And she told me she was like, yeah, you know,
like, I'd rather
speak to somebody or get married to somebody
who is not in the public eye, you know, the somebody was more low key. And I feel like, like, part of the reason is because she thinks because I'm in the public eye. I'm, I'm talking to all the sisters and, and,
and I'm probably not taking me seriously. No. So I mean, I was just, I was just like a, like a small, small thing.
That made me just kind of think about like, Oh, snap.
Me, I think sometimes as artists is okay, that you're in the public eye. So so you like you would think that they're okay. Because you're in the public. I know, the sisters are, like, you're in a better position to get married, whatever, you know, but that's not the case. And I think a lot of times, sisters, they don't they don't look at it, you know, I'm saying, you know, what I see, I see the brothers who I've seen, that got married before they started doing art, or before they started becoming more well known, I find that their marriages typically are more successful.
Even though you know, they get married in a very traditional way. Maybe that's my biggest fear, actually, just to finish that up. Sorry to cut you off. But my biggest fear is somebody marry me because of what I do know, rather than getting to know me as who I am, you know, me my character, right? Yeah. Because bro, anybody could judge you off of this three minute video put out there, whatever it is, Oh, my God. But
you know, that's that was my biggest fear. You know, so that's why that's why I brought it that that's because that's what that's that's that was my biggest, you know, saying? concern, but she was just like,
I'd rather not, you know, say get with somebody who's in your position worked against you? Not for you, you know me. So yeah, so Exactly. Yeah. So the brothers that I've seen that have gotten married, and then started pursuing art or started becoming more well known. I find that typically speaking their marriages, you know, they last longer as the right person. They, they're there for them with the right for the right reasons. Yeah. The brothers who I've seen who, you know, whether it be through Instagram or whatever, you know, they meet girls and they get married based off that. A lot of times those marriages, they're very superficial. Sometimes. It's almost kind of strange,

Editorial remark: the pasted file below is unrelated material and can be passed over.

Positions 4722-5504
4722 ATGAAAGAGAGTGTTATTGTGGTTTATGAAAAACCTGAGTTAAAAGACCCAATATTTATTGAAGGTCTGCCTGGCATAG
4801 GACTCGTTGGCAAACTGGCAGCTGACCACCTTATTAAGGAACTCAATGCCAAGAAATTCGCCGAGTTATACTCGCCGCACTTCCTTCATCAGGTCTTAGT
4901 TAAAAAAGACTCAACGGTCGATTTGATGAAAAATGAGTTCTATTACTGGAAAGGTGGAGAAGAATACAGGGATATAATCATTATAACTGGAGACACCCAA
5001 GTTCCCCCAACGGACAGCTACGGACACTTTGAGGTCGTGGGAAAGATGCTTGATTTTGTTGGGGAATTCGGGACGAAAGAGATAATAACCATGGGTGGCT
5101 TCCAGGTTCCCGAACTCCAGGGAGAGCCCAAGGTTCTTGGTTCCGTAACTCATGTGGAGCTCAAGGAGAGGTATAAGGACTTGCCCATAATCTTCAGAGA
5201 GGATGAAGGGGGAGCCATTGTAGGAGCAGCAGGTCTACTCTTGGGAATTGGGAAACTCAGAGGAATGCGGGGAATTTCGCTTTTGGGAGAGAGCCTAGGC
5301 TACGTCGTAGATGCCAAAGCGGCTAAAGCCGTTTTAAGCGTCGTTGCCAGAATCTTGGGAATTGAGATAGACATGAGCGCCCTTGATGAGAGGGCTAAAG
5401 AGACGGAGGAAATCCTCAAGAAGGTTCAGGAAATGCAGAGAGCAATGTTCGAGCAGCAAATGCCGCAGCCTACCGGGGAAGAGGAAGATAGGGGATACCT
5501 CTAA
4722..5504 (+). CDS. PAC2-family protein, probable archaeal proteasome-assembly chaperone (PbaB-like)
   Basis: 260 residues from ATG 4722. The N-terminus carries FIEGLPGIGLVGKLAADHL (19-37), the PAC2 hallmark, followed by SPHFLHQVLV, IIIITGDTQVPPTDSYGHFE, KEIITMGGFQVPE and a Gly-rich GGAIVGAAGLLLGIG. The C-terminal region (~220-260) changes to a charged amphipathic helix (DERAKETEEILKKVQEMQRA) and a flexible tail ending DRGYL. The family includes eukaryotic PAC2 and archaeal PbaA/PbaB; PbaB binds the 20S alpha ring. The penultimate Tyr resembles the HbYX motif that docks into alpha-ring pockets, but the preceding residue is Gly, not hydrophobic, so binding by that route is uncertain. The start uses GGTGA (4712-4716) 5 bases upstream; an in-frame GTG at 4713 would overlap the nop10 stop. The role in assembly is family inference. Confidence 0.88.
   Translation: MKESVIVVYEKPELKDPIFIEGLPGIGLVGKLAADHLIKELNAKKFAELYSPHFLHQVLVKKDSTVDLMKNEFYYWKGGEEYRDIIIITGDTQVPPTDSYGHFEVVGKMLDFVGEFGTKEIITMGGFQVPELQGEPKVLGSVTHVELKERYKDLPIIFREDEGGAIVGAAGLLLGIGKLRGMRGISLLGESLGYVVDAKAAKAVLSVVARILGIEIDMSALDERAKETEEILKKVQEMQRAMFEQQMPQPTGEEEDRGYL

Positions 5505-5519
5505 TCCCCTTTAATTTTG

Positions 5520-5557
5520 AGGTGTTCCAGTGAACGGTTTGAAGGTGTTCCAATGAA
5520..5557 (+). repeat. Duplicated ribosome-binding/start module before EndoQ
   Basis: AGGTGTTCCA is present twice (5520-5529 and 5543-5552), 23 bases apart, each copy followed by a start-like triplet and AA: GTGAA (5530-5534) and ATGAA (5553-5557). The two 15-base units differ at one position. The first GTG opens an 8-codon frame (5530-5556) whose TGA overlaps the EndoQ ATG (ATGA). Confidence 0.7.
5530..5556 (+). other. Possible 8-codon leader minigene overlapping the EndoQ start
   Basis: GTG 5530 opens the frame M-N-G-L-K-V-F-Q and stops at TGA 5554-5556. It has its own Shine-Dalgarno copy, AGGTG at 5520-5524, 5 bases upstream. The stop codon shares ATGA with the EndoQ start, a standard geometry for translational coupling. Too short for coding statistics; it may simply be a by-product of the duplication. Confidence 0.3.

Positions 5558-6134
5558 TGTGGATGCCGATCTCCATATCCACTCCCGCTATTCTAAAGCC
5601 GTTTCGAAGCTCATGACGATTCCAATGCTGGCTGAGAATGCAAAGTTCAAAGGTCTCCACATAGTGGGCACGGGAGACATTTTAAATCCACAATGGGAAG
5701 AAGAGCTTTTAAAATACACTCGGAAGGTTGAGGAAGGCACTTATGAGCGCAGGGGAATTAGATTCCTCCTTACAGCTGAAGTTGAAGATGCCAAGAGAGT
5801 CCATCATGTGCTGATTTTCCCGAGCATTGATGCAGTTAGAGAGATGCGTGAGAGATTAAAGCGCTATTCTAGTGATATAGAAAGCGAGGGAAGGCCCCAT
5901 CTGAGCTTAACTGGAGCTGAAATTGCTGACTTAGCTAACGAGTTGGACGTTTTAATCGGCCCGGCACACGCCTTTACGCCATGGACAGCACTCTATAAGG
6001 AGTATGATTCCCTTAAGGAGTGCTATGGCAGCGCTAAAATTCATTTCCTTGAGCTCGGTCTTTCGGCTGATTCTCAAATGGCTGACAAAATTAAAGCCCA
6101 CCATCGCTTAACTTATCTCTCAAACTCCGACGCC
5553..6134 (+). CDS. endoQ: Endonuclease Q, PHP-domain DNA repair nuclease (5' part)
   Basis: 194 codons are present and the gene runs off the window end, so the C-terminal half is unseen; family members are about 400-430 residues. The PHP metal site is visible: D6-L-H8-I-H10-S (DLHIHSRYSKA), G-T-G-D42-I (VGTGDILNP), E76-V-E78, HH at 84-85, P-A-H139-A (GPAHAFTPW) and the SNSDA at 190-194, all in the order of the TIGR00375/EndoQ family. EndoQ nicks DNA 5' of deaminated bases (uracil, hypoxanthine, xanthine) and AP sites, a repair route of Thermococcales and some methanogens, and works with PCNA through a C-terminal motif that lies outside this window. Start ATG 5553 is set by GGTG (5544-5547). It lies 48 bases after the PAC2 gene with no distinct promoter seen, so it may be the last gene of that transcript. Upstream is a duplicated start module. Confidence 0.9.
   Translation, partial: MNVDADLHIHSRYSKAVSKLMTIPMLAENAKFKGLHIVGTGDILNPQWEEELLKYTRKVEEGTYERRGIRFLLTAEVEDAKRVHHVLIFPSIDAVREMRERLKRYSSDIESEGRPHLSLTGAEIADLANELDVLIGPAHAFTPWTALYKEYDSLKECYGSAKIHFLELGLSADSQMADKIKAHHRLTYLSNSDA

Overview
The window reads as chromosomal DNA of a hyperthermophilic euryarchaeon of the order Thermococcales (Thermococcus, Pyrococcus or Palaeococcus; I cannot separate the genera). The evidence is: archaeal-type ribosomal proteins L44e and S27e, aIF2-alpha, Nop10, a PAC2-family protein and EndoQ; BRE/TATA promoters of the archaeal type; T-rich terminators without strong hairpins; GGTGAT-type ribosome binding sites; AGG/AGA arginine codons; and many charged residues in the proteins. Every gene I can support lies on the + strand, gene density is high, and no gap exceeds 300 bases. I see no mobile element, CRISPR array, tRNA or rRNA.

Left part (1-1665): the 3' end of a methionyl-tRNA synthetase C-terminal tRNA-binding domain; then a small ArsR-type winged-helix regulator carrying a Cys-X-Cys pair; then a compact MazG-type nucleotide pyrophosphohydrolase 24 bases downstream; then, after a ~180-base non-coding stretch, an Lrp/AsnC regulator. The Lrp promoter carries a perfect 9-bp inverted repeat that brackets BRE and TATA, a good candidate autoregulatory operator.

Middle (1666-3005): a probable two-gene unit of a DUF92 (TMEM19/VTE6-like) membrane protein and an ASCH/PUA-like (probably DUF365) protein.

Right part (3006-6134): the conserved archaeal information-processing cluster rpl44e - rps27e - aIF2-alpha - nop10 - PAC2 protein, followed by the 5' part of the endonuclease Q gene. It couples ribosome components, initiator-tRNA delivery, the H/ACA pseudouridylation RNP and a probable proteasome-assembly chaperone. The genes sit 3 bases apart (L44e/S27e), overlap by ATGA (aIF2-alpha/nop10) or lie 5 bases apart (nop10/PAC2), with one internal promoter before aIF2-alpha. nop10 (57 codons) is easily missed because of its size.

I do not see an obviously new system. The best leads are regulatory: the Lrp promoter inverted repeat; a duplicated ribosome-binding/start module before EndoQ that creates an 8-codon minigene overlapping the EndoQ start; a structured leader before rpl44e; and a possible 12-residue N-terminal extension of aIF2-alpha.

like a sister who wants to be with a brother who's in the public eye. That's also a bit weird. Yeah, right. Like if you want to be a person who's also connected you
Want to be on the arm of you want to be like a trophy wife, that you know those people who are attracted to that type of attention, I typically find them to be
a little bit toxic, almost, you know, that's not something you'd want to put yourself in front of, it's almost like something that you have to, you don't know, if you're ready for it until it happens. And you don't know if, if you're the right person to be in that situation until you're put into it. Right? My wife, like Hamdulillah, my wife is a low key person, right doesn't really have a need or anxiety to or desire to be put out into the world. You know, I never post pictures of her I never, you know, but I know that the opposite of that there are some brothers who sisters, you know, their wives want to be like, all up in their videos, they want to be you know, I mean,